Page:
The “Love Balm” Scandal of 1928 (part 2)

Luckily for Riker, by February 1928 Mrs. Rosencrantz had been picked up for passing bad checks, and was eventually sent to San Quentin as a habitual offender. The love balm suit was transferred to Santa Clara Superior Court in January 1930. By then, Mrs. Rosencrantz had filed a number of other lawsuits against Riker, keeping the newspapers busy for months.

Sky King, flown by stunt pilot Eddie DeLarm, was the only airplane ever to land at the Holy City airfield. Based south of San Francisco, DeLarm’s flight school was where Riker and Evelyn Rosencrantz met in October 1927. I.B. Fisher collection, collection of the author.

“Everybody’s Girl”

Lucille maintained her position as loyal, supportive wife throughout that stormy year. But in the privacy of her own papers, it’s possible she allowed her true feelings to show. In the archives at the Beinecke Library at Yale is a collection of Lucille’s poetry that she sent to a music company in 1941. With the passing of a decade or more, perhaps she felt she could finally express herself, such as in this unpublished song lyric entitled “Everybody’s Girl.” Aside from the allusions to the “girl” being sexually promiscuous, could “on the wing” be a veiled reference to a certain red-headed aviatrix?

She’s everybody’s girl

She’s to every man a pearl,

Sweetheart to all beneath the sun,

She’s in love with every man

In this great big perfect plan,

For to her all men are one.

And while she flits and flutters,

From palaces to gutters,

She smiles for what smiles will bring,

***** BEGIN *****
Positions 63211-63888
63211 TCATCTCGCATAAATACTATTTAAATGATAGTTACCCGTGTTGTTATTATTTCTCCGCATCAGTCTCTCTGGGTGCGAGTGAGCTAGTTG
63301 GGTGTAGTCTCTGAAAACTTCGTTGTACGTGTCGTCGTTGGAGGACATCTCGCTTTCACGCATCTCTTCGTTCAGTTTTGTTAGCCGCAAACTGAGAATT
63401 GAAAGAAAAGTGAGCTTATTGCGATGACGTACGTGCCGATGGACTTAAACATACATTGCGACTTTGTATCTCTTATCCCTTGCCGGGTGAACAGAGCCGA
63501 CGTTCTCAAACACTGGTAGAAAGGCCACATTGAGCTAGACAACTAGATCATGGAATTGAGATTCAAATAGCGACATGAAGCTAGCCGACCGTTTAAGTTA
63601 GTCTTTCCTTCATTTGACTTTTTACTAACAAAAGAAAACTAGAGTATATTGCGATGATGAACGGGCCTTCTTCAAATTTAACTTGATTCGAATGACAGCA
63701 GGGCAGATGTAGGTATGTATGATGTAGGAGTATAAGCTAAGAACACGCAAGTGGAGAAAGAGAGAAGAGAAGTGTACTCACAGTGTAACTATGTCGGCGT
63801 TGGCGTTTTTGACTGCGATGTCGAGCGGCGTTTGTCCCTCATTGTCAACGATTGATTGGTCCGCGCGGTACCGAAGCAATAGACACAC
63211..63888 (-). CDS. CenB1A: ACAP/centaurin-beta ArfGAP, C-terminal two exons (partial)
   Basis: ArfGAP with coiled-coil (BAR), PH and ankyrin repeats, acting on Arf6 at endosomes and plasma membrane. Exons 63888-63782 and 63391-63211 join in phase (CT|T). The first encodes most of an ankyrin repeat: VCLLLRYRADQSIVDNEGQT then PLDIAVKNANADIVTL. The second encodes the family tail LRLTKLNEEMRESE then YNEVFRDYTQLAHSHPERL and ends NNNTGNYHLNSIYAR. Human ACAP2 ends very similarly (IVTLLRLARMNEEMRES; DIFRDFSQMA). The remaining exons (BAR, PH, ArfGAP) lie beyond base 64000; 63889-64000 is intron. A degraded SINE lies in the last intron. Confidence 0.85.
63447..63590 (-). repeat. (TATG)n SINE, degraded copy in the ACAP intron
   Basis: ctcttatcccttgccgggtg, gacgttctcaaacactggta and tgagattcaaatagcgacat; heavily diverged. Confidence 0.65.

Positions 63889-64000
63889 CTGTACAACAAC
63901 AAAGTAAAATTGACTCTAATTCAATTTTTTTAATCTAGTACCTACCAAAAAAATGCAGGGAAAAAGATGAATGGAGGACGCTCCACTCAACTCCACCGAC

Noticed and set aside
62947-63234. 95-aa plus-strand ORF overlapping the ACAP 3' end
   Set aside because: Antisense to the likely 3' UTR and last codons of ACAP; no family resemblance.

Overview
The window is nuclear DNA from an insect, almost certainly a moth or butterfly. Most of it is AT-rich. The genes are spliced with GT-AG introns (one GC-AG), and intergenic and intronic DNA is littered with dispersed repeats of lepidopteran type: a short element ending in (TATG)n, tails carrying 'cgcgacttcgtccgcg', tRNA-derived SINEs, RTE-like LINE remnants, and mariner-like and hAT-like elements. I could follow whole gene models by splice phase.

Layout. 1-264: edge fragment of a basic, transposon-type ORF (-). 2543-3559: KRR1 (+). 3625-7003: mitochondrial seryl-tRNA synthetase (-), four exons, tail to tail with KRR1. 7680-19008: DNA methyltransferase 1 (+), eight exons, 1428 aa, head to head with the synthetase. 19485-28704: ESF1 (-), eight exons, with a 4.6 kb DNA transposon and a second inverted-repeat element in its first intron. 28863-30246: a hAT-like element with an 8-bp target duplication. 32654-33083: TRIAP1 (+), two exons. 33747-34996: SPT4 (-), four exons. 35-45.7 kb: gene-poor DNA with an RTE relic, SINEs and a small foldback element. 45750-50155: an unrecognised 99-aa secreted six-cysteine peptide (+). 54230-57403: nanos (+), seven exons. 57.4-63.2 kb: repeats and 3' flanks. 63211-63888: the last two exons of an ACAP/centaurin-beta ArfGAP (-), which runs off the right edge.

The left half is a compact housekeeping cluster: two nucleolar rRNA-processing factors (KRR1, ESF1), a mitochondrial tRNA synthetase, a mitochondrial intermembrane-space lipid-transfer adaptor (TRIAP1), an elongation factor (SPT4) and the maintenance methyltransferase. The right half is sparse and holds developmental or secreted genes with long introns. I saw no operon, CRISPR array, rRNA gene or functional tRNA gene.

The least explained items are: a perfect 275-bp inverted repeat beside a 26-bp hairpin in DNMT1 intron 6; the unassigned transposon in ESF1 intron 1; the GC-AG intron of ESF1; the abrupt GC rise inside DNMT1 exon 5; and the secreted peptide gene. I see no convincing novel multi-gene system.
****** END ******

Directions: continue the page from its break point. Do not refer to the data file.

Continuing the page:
In no one place she’ll tarry,

Least [sic] she’ll be asked to marry,

She’s safe to smile when on the wing.[1]

A person can only wonder why Lucille stayed with Riker when he put her through so much public mortification. Perhaps it was a trade-off. She looked the other way during his affairs and stood by him in court. And in return, the disciples looked up to her as “Mother Lucille,” she had a comfortable home, and most important, she was free to exercise her excellent business sense to make Holy City a much greater success than it would ever have been without her.


Shelley Bates is the author of 42 novels. She writes steampunk and contemporary romance as Shelley Adina; as Adina Senft, writes Amish women’s fiction; and as Charlotte Henry, writes Regency romance. She is currently working on her PhD in Creative Writing at Lancaster University in the UK. Her dissertation is a historical novel entitled The Comforter, about the tumultuous events of 1927–28 in Holy City.

[1] Box 16, Folder 294, Paul Kagan Utopian Communities Collection. Yale Collection of Western Americana, Beinecke Rare Book and Manuscript Library, Yale University.

 

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